Nodes that receive PathErr messages are all of the nodes along the path of the TE LSP upstream of the node that detected the error. This includes the head-end node. In accordance with Section 3.7.1 of [RFC2205], a node receiving a PathErr message takes no action upon it, and consequently the node must not clear Path or Resv control- plane or data-plane state. This is true regardless of whether the error condition reported by the PathErr is fatal or non-fatal. RSVP states should only be affected upon receiving a PathTear or ResvTear message, or in the event of a Path or Resv state timeout. Further discussion of the processing of these events is outside the scope of this document.
Note that [RFC3473] defines a Path_State_Removed flag in the ERROR_SPEC object carried on a PathErr message. This field may be set to change the behavior of upstream nodes that receive the PathErr message. When set, the flag indicates that the message sender has removed Path state (and any associated Resv and data-plane state) for the TE LSP. The message receiver should do likewise before forwarding the message, but may retain state and clear the flag before forwarding the message.
2.3. Data-Plane Behavior
Any node clearing either or both the Path or the Resv state of a TE LSP MUST also free up the data-plane resources allocated to the corresponding TE LSP.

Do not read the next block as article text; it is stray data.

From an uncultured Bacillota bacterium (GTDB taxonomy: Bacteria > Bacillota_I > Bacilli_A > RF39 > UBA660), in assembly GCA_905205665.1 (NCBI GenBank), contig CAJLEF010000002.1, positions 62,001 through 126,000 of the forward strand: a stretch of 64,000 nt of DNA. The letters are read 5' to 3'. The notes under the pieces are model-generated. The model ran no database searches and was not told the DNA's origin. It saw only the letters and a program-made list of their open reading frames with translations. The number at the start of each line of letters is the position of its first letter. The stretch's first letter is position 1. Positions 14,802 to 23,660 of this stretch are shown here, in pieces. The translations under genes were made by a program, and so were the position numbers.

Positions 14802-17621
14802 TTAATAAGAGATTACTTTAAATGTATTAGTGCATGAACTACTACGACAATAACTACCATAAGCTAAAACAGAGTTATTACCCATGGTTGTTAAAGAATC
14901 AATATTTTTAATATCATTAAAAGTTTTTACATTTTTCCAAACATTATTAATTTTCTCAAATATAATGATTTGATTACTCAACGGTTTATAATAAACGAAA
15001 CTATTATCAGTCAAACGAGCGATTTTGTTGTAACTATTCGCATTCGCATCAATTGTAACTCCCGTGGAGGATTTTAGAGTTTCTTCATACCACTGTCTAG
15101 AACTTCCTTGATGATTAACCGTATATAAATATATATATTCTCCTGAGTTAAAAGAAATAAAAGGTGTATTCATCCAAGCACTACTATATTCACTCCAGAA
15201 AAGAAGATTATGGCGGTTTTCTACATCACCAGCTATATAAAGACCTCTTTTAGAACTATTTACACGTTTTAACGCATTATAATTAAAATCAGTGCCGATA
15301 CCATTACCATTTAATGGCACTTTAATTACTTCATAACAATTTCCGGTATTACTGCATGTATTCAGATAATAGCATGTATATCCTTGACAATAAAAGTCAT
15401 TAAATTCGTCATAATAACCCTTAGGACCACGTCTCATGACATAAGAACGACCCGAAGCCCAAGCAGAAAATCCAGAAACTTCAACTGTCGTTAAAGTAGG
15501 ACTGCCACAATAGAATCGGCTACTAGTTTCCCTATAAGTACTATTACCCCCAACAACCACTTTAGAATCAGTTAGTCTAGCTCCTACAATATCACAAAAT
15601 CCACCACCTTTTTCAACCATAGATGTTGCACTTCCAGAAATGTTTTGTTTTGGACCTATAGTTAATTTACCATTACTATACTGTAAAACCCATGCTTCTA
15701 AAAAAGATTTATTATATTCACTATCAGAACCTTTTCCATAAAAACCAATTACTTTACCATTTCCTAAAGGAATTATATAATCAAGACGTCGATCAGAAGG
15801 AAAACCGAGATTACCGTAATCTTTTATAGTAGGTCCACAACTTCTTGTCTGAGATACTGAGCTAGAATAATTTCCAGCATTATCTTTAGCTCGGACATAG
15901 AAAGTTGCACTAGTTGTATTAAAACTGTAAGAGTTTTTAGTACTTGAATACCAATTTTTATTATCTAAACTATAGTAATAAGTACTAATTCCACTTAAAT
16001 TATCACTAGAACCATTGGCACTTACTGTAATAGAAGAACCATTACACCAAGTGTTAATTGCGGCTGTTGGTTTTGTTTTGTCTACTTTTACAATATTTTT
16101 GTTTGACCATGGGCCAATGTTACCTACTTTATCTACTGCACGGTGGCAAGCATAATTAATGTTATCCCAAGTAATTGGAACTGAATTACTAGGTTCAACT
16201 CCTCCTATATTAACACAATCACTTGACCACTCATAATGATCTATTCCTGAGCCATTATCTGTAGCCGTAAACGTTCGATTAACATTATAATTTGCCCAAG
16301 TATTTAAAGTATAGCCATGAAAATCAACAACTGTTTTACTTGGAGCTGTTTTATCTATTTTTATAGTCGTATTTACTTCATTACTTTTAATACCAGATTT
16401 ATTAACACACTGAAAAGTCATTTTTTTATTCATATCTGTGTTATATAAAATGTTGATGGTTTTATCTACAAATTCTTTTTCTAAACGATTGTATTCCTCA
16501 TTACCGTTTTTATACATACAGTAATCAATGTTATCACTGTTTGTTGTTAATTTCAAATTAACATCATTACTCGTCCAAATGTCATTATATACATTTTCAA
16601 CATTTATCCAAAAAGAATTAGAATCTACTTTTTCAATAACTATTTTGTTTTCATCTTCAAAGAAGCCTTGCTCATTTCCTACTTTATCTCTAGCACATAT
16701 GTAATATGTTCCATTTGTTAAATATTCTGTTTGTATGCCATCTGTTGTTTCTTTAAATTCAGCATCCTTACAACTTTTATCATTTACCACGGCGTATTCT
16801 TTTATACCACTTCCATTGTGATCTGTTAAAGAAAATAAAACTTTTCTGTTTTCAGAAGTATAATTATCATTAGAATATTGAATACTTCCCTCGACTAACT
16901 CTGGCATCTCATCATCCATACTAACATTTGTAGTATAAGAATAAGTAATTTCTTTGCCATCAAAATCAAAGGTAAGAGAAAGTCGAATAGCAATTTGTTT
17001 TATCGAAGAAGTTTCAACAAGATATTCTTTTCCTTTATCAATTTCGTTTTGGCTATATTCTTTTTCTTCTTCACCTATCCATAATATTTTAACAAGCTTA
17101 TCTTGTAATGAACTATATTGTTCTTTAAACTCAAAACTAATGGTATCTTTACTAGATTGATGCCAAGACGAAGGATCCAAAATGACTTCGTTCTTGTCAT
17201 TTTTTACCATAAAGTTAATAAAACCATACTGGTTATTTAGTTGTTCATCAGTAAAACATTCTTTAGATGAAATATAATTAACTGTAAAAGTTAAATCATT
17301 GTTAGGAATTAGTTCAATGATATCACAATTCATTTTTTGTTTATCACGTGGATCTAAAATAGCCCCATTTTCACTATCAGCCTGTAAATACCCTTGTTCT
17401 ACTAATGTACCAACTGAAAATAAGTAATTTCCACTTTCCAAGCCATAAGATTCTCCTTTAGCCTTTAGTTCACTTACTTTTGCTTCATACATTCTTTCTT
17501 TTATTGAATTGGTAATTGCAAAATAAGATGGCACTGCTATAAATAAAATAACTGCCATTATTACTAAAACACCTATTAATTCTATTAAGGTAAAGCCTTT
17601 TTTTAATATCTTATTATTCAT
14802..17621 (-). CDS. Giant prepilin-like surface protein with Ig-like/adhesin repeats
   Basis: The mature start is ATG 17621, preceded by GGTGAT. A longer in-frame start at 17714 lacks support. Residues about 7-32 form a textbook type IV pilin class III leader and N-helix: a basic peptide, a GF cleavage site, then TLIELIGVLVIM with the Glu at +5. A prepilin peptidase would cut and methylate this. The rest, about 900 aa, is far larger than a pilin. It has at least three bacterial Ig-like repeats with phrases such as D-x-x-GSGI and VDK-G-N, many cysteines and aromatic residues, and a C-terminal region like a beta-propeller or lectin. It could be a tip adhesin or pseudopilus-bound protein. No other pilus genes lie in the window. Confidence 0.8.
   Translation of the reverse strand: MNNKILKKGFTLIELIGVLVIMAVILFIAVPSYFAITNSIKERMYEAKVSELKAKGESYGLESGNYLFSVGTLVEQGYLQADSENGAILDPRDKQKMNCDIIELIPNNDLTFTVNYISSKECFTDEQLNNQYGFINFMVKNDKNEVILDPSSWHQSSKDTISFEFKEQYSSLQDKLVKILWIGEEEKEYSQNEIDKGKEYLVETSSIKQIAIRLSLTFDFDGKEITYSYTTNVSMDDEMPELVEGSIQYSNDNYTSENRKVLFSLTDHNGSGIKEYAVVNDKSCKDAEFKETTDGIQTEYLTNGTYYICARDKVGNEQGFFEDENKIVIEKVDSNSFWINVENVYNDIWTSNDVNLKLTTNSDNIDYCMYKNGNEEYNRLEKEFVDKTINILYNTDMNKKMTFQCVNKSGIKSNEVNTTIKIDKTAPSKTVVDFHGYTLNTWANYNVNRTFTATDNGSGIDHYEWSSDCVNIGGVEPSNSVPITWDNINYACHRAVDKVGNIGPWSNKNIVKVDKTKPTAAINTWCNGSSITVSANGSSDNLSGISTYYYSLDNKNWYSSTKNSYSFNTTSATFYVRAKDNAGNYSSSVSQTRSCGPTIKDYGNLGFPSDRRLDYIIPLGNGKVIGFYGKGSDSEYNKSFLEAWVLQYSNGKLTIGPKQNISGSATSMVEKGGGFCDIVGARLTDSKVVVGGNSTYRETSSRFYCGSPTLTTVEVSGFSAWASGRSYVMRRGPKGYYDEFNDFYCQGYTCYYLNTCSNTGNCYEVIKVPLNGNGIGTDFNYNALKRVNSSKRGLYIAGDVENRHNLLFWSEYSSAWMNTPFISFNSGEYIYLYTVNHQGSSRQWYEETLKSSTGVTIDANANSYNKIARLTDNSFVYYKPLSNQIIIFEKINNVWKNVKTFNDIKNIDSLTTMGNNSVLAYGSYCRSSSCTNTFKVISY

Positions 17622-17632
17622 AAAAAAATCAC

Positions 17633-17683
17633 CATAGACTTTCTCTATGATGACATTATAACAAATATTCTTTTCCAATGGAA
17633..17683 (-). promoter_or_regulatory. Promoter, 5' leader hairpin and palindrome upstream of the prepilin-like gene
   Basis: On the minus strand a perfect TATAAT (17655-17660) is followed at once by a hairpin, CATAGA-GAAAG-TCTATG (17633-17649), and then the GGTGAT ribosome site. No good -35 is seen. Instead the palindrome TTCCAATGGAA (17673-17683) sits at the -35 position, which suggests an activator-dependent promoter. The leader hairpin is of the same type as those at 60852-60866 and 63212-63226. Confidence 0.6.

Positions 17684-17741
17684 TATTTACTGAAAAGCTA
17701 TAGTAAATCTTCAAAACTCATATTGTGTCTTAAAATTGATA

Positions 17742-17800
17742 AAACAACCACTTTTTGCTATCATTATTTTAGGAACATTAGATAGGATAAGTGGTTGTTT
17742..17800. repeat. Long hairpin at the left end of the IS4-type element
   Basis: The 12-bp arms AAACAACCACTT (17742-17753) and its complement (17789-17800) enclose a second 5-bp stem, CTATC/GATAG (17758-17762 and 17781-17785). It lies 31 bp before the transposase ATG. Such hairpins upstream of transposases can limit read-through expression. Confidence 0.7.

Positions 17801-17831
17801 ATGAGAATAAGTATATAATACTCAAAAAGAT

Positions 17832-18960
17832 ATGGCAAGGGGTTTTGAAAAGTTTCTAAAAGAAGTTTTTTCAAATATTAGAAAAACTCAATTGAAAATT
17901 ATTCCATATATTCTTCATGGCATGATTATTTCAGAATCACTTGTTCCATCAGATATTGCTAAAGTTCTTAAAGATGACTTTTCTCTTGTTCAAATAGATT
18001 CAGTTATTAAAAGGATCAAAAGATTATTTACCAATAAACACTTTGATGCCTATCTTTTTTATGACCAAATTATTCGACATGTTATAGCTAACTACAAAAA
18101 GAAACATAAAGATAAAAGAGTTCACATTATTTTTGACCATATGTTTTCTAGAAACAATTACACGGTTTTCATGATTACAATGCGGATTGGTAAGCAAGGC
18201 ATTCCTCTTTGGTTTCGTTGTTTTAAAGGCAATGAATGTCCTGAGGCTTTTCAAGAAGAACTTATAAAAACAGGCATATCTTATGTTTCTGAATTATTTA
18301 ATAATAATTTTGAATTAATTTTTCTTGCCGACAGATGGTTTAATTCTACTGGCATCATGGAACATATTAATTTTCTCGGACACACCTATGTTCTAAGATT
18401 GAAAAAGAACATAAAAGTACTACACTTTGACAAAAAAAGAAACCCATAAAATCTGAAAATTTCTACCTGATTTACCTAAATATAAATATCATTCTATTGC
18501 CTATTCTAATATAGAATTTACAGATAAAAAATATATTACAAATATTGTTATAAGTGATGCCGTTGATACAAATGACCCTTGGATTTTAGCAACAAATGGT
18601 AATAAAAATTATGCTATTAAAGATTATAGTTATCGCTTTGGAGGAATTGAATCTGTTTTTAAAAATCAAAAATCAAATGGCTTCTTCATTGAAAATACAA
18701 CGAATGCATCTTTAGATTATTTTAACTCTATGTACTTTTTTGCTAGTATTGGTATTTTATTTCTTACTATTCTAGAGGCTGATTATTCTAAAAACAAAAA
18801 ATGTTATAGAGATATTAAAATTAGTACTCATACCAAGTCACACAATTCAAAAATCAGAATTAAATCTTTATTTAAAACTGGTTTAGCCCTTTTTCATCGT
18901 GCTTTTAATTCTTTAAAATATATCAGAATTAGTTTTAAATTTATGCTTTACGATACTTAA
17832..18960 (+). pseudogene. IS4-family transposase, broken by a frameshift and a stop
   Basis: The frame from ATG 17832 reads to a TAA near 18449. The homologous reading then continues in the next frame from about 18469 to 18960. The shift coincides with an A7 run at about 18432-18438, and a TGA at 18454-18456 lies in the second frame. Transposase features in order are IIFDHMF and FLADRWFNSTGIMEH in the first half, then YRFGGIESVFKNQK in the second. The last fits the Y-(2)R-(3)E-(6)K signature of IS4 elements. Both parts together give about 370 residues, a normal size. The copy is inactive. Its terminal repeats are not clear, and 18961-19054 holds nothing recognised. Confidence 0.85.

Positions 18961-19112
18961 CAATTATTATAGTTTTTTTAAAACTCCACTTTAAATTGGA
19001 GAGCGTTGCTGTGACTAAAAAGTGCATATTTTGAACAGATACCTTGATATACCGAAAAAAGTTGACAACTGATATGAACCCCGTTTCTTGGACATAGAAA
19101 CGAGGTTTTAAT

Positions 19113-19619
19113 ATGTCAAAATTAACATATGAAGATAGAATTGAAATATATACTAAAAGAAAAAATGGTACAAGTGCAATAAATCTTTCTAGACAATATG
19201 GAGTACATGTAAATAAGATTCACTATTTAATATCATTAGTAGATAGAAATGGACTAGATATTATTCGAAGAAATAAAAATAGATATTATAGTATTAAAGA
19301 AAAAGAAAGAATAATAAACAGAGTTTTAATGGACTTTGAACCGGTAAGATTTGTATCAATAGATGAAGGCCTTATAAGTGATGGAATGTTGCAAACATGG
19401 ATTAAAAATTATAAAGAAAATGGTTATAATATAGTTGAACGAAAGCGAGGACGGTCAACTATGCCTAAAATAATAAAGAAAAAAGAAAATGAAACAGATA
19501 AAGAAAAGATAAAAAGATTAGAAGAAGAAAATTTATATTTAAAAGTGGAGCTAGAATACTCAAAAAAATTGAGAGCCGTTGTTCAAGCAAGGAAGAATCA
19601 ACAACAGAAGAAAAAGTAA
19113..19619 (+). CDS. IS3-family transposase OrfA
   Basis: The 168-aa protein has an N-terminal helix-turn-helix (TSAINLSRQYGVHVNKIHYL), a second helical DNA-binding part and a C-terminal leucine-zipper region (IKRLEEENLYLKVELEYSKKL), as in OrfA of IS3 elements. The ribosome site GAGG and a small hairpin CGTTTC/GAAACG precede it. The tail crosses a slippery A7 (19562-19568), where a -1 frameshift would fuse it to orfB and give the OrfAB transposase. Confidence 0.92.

3. RSVP PathErr Messages for a Preempted TE LSP
Two Error Codes have been defined to report a preempted TE LSP:
- As defined in [RFC2750]: Error Code=2: "Policy Control Failure", Error Value=5: "Flow was preempted"
o As defined in [RFC2205], Error Code=12: "Service preempted"
They are both fatal errors.
4. Security Considerations
This document does not define any new procedures, but clarifies those defined in other documents where security considerations are already specified in [RFC3209] and [RFC3473]. This document does not raise specific security issues beyond those of existing MPLS-TE. By clarifying the procedures, this document reduces the security risk introduced by non-conformant implementations. See [SEC_FMWK] for further discussion of MPLS security issues.
The authors would like to thank Carol Iturralde, Ashok Narayanan, Rom Reuther, and Reshad Rahman.
6.1. Normative References
[RFC2119] Bradner, S., "Key words for use in RFCs to Indicate Requirement Levels", BCP 14, RFC 2119, March 1997. [RFC2205] Braden, B., Zhang, L., Berson, S., Herzog, S., and S. Jamin, "Resource ReSerVation Protocol (RSVP) -- Version 1 Functional Specification", RFC 2205, September 1997. [RFC2750] Herzog, S., "RSVP Extensions for Policy Control", RFC 2750, January 2000. [RFC3209] Awduche, D., Berger, L., Gan, D., Li, T., Srinivasan, V., and G. Swallow, "RSVP-TE: Extensions to RSVP for LSP Tunnels", RFC 3209, December 2001. [RFC3473] Berger, L., "Generalized Multi-Protocol Label Switching (GMPLS) Signaling Resource ReserVation Protocol-Traffic Engineering (RSVP-TE) Extensions", RFC 3473, January 2003.
6.2. Informative References
[SEC_FMWK] Fang, L., Ed., "Security Framework for MPLS and GMPLS Networks", Work in Progress, October 2009.
JP Vasseur (editor) Cisco Systems, Inc. 1414 Massachusetts Avenue Boxborough, MA 01719 USA
firstname.lastname@example.org George Swallow Cisco Systems, Inc. 1414 Massachusetts Avenue Boxborough, MA 01719 USA
email@example.com Ina Minei Juniper Networks 1194 North Mathilda Ave. Sunnyvale, CA 94089 USA